This post is for all the strong people out there and for those who surround them. I hope this touches your heart.
You see, being a strong person is great. It means you are a survivor, a victor, an overcomer. Many strong people are alone but they are hardly ever lonely because they are either planning the next big thing or fighting a new goliath to reach the next level. Many strong people tend to do life alone and no one seems to understand why that is.
The problem is people who surround strong people expect nothing less than strength from them. They expect strong people to be ‘on’ all the time, abuzz with bible verses and inspirational quotes. They expect strong people to always have something to pour out while they eagerly receive. They don’t ever expect strong people to faint or even feel faint.
But here is a fact: Strong people faint many times.
Strong people feel situations like you do. They might know all the bible verses, but when it seems like the doors of life are closing in, strong people break down and cry too. It is at times like this that they need words of encouragement, love, hugs, a treat, no pity parties but an outlet to let out the pain they feel and an encouraging verse to strengthen their hearts after they have emptied their hearts of hovering depression.
But what do people around them do instead?
They judge. They mock. They castigate them for daring to faint.
“Shouldn’t you be the strong one here?” “If you are weak, how can we be strong?” “I don’t believe you are saying things like this. You should know better!” “Wow…. and you say you believe in God?”
It is no surprise that strong people learn to shut up. They struggle with vulnerability. Even in relationships, they struggle to say “I don’t really have this on lockdown because I don’t feel equipped to handle it.” They are scared to say “I feel like God is not coming through for me. Everything is such a mess.”
They struggle to bare their emotions with anyone, including their partners. From my observation, I have noticed that the partners of many strong people tend to leave them to handle life alone. Any attempt at expressing vulnerability is met with a barrage of inspirational quotes and Bible verses that mean nothing to a heart that just wants to empty itself of the pain of struggle. How can these quotes and verses find room in a heart that is already filled with despondency and doubt? Oh yes! Strong people get despondent too. They doubt their journey too. They wonder about their process too. They cry. They faint. And people let them do it all alone. People make them feel guilty for feeling faint, and question if they truly serve God.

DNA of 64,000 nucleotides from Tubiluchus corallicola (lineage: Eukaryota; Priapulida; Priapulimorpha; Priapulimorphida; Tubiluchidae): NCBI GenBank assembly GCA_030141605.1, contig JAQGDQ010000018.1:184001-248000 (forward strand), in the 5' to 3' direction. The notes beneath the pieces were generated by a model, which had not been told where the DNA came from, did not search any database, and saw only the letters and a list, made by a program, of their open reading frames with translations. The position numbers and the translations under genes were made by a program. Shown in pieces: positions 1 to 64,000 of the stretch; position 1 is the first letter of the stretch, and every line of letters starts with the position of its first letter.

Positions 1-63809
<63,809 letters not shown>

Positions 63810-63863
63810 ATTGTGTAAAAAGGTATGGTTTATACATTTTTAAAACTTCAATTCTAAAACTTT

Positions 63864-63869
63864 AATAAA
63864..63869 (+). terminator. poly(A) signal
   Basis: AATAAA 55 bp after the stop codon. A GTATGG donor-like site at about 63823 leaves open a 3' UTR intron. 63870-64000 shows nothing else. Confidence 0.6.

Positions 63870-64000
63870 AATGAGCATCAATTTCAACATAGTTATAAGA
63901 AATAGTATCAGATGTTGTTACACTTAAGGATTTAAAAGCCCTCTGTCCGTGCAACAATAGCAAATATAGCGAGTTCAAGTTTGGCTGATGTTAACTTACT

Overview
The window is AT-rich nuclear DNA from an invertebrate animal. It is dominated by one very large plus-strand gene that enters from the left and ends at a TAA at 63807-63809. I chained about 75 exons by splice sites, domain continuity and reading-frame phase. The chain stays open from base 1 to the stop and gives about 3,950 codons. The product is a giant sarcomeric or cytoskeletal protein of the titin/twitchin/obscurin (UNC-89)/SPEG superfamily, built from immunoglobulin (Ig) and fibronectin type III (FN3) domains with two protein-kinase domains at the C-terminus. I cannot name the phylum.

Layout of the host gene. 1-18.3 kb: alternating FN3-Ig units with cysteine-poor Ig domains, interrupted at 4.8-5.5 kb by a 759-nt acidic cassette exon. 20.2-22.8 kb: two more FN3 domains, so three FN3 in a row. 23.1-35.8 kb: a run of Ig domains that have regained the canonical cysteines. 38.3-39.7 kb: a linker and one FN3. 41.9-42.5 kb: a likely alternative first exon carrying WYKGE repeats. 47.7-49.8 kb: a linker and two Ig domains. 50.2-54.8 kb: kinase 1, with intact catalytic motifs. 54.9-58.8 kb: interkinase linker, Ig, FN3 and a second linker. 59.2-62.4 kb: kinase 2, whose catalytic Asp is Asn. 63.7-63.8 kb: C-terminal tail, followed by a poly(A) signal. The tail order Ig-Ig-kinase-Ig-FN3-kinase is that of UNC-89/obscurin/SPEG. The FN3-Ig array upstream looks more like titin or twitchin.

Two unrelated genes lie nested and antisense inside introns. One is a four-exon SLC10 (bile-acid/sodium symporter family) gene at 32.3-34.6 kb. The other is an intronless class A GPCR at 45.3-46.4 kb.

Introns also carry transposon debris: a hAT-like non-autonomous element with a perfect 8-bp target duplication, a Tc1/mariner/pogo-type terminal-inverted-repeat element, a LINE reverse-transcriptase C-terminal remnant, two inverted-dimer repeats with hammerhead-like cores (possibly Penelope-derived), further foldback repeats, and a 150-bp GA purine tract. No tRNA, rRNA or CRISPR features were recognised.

Dear strong person, the fact that you feel faint after holding on for so long is nothing to feel guilty for. David, a man after God’s heart, felt faint many times (read the psalms and take note of this). I imagine that Joseph through his travails lost hope many times. People may desire you to be a robot so they don’t have to invest any human emotions in your wellbeing, but you are not a robot. You are human. Sometimes the weight will be too heavy. Sometimes your heart will break over the smallest things. It is not because you are weak or because you lack faith, but because you are human and humans get tired. Sometimes you will seek encouragement or an outlet and be met with judgment and concealed mockery. Whatever it is, do not stop being human.
Did you expect me to say “do not stop being strong”? How can I say that when I know exactly how dark some days can be? I know how quickly courage can become cowardice, how quickly faith can turn to fear, how frustration can creep in on you and make you question your life.
I get it. Perhaps many people don’t. But I get it. Being strong can be a lonely journey. But let’s learn a lesson from David. Everytime his spirit felt faint, his go-to person was God. He cried to God, talked to God, expressed himself to God. God is the best listener. His ears are always open and his eyes never close in sleep. Yes, we all wish for people to understand those dark days without mockery or judgment, but many of them won’t. Those who do will stand by and get you back on your feet. They will give you a pep talk that will lighten your heart, or they will buy you three flavours of ice cream in one cone just to show that everything can work together for your good. If you are surrounded by these people who get the gist of your concealed fragility and your human-ness, keep them close. They are needed for your journey. If you are surrounded by those who castigate your fainting spells because ‘they’ve been through worse’ or ‘you are acting non-christian’ by fainting’, love them but never faint in their presence.
Take it to God. It is him afterall who gives you strength. XOXO